January 22nd, 2021

Bouwmeester announces retirement

By RYAN MCCRACKEN on January 13, 2021.

AP Photo Dilip Vishwanat -- St. Louis Blues' Jay Bouwmeester (19) looks to clear the puck against Boston Bruins' Peter Cehlarik (22), of Slovakia, during the first period of an NHL hockey game Saturday, Feb. 23, 2019, in St. Louis.

rmccracken@medicinehatnews.com@MHNMcCracken

Medicine Hat Tigers alumnus Jay Bouwmeester has officially announced his retirement after a 1,240-game playing career in the National Hockey League.

Bouwmeester, 37, spent his 17-season NHL career with the Florida Panthers, Calgary Flames and St. Louis Blues, and went on to help St. Louis win its first Stanley Cup in 2019.

The veteran defenceman’s career took a scary turn on Feb. 11, 2020, when Bouwmeester suffered a ‘cardiac episode’ and collapsed on the bench during a game against the Anaheim Ducks. Bouwmeester had not played since that incident.

Prior to entering the NHL in 2002 as Florida’s third overall draft pick, Bouwmeester spent more than three seasons on the blue line in Medicine Hat.

While he never coached Bouwmeester, Medicine Hat Tigers bench boss and general manager Willie Desjardins – who first joined up with the Tigers in 2002-03 – says a player like Bouwmeester can leave a lasting impact on a junior team for decades to come.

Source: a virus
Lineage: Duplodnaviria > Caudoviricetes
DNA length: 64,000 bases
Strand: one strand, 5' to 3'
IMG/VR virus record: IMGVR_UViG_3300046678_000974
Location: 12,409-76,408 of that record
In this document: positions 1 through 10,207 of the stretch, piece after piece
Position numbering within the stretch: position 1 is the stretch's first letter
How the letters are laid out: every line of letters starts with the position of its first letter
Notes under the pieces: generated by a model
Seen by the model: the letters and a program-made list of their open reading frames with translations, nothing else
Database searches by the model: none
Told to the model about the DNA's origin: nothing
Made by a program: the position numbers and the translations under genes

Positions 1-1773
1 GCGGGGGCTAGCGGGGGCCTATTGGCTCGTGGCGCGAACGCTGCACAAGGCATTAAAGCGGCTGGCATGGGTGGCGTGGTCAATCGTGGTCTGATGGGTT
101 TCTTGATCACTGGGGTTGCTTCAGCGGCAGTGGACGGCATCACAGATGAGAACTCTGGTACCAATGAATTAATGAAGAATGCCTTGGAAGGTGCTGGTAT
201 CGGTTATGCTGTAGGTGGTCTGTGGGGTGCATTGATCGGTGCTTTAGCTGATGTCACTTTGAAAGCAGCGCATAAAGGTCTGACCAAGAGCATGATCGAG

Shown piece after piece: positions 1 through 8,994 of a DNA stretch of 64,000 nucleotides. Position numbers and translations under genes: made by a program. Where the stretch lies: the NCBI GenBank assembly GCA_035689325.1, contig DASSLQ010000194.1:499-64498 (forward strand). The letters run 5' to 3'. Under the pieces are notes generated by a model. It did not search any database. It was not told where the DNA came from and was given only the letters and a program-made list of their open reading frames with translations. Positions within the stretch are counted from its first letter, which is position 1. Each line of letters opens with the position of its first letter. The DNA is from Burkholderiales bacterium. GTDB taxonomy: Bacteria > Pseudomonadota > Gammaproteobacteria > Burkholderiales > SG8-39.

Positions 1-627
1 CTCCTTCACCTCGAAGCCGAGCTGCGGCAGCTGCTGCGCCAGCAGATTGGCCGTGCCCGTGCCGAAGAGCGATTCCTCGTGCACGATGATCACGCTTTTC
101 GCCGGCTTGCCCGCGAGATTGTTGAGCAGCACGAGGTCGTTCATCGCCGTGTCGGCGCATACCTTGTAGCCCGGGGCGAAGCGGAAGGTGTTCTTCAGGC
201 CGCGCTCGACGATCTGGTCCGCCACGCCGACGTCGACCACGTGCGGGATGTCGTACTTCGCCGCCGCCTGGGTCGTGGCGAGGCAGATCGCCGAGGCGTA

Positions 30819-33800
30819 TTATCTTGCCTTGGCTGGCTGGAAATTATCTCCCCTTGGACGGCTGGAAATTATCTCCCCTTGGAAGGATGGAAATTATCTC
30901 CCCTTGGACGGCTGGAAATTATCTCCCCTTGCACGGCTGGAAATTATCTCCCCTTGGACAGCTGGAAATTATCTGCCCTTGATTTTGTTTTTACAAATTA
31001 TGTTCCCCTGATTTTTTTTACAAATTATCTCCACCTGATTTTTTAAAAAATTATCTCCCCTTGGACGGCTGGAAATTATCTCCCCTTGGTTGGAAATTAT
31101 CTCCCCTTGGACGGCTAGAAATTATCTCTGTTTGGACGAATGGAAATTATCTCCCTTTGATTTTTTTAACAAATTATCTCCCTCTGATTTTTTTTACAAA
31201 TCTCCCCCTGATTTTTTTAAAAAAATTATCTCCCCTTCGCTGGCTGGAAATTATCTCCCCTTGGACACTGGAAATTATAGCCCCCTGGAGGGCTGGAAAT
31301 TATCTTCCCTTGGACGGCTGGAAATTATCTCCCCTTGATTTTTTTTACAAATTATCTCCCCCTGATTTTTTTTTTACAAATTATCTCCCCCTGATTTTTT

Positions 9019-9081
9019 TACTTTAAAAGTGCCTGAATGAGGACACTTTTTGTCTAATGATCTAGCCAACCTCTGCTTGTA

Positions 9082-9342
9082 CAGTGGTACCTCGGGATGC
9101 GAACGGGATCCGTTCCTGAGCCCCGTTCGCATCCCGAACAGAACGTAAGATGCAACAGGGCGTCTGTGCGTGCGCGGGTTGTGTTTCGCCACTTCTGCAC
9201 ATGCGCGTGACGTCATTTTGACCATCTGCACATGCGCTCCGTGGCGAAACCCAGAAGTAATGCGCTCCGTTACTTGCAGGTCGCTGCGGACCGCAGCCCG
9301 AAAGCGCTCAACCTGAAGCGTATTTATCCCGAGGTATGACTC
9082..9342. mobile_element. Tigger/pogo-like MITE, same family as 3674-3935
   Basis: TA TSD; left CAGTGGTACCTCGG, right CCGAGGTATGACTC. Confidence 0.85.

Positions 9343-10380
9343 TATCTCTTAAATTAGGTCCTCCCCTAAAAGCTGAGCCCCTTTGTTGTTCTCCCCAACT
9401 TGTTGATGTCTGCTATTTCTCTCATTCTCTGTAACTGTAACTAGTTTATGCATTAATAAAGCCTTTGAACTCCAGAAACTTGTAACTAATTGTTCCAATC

“I think history is such an important part of any organization. I think players who come before, they lay the culture for the guys who are coming now. The best thing for a coach is being able to say as an example, ‘Well, you need this guy, the way this guy played or the way that guy played,’ and it’s always great when you have somebody in your organization that has done great things and been a great teammate,” said Desjardins. “You can talk about it with your players, if you have a young defenceman you can say to look at Jay Bouwmeester, for sure he’s a talented player but he cared about his teammates, they were important to him. It wasn’t just about him, it was about the team. He learned to adjust, he learned not to just be an offensive player, he learned to play a complete game and he always battled.”

The Tigers failed to reach the playoffs during Bouwmeester’s entire stretch in the Gas City, but the Edmonton product still managed to rack up 151 points over 194 games, including 61 points in as many nights in 2001-02 – a year the Tigers finished with a 30-36-4-2 record.

“I think the unfortunate part for him is that it certainly ended sooner than he wanted, but he left a great legacy,” said Desjardins. “I think that’s the one thing you always want – have you left some kind of a legacy? He left his mark on the game with the way he played and how he played.”

The News reached out to the Blues for comment from Bouwmeester but did not receive a response by press time.

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